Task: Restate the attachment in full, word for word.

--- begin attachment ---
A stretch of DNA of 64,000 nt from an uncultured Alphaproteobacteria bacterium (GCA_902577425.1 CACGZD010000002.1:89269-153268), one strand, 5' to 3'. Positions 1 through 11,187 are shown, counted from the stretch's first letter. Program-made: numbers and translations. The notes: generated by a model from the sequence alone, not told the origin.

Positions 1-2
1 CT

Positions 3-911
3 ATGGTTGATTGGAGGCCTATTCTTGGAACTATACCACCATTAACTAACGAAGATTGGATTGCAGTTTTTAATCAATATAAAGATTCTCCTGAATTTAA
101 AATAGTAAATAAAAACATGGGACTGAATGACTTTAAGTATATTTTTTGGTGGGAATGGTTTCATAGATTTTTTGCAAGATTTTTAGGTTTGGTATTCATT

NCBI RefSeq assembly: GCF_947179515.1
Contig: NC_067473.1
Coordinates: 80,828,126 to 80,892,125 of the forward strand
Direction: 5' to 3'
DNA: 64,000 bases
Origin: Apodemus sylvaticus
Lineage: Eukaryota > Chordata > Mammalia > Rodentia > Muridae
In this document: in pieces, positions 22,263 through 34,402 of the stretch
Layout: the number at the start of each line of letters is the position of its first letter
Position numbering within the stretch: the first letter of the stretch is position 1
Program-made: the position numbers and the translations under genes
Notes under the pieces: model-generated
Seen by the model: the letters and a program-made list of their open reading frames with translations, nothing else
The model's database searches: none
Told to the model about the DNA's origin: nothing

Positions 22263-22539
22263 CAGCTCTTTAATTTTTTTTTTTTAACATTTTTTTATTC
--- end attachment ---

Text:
A stretch of DNA of 64,000 nt from an uncultured Alphaproteobacteria bacterium (GCA_902577425.1 CACGZD010000002.1:89269-153268), one strand, 5' to 3'. Positions 1 through 11,187 are shown, counted from the stretch's first letter. Program-made: numbers and translations. The notes: generated by a model from the sequence alone, not told the origin.

Positions 1-2
1 CT

Positions 3-911
3 ATGGTTGATTGGAGGCCTATTCTTGGAACTATACCACCATTAACTAACGAAGATTGGATTGCAGTTTTTAATCAATATAAAGATTCTCCTGAATTTAA
101 AATAGTAAATAAAAACATGGGACTGAATGACTTTAAGTATATTTTTTGGTGGGAATGGTTTCATAGATTTTTTGCAAGATTTTTAGGTTTGGTATTCATT

NCBI RefSeq assembly: GCF_947179515.1
Contig: NC_067473.1
Coordinates: 80,828,126 to 80,892,125 of the forward strand
Direction: 5' to 3'
DNA: 64,000 bases
Origin: Apodemus sylvaticus
Lineage: Eukaryota > Chordata > Mammalia > Rodentia > Muridae
In this document: in pieces, positions 22,263 through 34,402 of the stretch
Layout: the number at the start of each line of letters is the position of its first letter
Position numbering within the stretch: the first letter of the stretch is position 1
Program-made: the position numbers and the translations under genes
Notes under the pieces: model-generated
Seen by the model: the letters and a program-made list of their open reading frames with translations, nothing else
The model's database searches: none
Told to the model about the DNA's origin: nothing

Positions 22263-22539
22263 CAGCTCTTTAATTTTTTTTTTTTAACATTTTTTTATTC